Radio still a minor source of distracted driving


There are a lot of things that can cause a driver to lose focus on the road and surrounding traffic – things as innocuous as the chatter of a passenger can cause a potentially dangerous and harmful distraction. So can changing radio channels. But the elephant in the room has turned out to be texting or sending email on mobile devices.

The AAA Foundation for Traffic Safety did the study. Its primary finding is that fully 95% of us are aware that we should not be doing anything involving text or typing while driving. And yet, 35% admit to doing it anyway.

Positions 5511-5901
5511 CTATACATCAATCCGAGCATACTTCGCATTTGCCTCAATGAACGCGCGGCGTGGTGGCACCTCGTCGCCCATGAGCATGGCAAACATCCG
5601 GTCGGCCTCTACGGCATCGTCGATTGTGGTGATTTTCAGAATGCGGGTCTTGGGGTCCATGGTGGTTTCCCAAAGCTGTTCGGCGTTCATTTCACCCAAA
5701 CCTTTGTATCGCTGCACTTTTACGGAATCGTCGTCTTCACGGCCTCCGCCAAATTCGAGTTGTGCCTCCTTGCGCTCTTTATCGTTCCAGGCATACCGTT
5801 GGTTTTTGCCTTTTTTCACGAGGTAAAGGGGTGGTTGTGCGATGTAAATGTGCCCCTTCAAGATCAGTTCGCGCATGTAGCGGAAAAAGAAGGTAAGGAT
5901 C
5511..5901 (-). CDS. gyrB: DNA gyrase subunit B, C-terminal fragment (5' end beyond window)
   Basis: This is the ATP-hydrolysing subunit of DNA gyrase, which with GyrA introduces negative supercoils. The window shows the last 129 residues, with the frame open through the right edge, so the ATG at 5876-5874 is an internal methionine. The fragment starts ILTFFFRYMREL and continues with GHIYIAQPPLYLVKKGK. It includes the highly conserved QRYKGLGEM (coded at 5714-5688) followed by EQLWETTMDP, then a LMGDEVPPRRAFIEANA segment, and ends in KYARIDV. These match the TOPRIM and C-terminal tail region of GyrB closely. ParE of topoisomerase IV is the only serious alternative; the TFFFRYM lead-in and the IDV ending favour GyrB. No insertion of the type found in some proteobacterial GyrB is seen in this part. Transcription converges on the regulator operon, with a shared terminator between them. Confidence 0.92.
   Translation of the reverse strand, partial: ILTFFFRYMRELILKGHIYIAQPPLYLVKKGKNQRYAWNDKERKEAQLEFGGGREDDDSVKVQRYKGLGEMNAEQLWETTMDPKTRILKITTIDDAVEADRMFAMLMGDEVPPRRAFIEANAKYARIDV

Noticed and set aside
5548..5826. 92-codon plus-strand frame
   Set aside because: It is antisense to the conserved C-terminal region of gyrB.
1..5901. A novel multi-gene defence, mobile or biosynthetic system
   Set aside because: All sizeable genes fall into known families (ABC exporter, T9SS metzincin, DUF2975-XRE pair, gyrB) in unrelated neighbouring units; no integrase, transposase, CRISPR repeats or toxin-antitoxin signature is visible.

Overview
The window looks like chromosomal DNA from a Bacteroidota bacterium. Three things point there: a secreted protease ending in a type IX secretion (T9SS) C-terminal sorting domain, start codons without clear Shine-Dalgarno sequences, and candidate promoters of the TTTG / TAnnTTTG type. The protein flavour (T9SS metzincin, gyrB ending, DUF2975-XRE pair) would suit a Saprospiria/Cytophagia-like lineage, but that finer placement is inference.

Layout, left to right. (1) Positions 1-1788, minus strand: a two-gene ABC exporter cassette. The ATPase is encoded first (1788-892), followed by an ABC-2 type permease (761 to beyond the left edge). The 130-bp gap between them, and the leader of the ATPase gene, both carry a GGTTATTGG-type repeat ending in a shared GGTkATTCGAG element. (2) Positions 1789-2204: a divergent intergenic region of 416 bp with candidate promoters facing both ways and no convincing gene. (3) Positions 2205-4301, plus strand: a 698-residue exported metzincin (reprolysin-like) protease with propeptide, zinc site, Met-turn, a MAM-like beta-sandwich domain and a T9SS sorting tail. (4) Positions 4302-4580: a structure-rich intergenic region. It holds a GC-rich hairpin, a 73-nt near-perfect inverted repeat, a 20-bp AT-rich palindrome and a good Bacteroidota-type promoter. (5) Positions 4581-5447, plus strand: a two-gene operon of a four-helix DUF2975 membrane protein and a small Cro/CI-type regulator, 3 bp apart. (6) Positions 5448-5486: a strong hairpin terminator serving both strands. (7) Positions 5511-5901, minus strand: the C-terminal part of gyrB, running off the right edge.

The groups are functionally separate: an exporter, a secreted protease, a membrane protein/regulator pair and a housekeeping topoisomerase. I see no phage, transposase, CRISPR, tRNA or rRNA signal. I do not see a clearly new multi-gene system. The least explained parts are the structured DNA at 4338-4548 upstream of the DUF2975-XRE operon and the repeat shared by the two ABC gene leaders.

Just talking on a cell phone is not good. In fact, 10 states and the District of Columbia have no cell laws on the books. And 34 states and DC have no driving while texting laws.

Changing a radio station doesn’t seem to cause nearly the same level of concern. It generally involves pushing a preset button or using some other method to change channels, things that can generally be done while keeping eyes on the road. However, there is no denying it too can still be a distraction.

According to the study, 20% of all accidents that took place in 2009 had a distracted driving element.

RBR-TVBR observation: Broadcasters used to say “don’t touch that dial.” Now, on the radio side, the positioner should be, “For your own safety, put down that smartphone this instant, and don’t touch that dial.”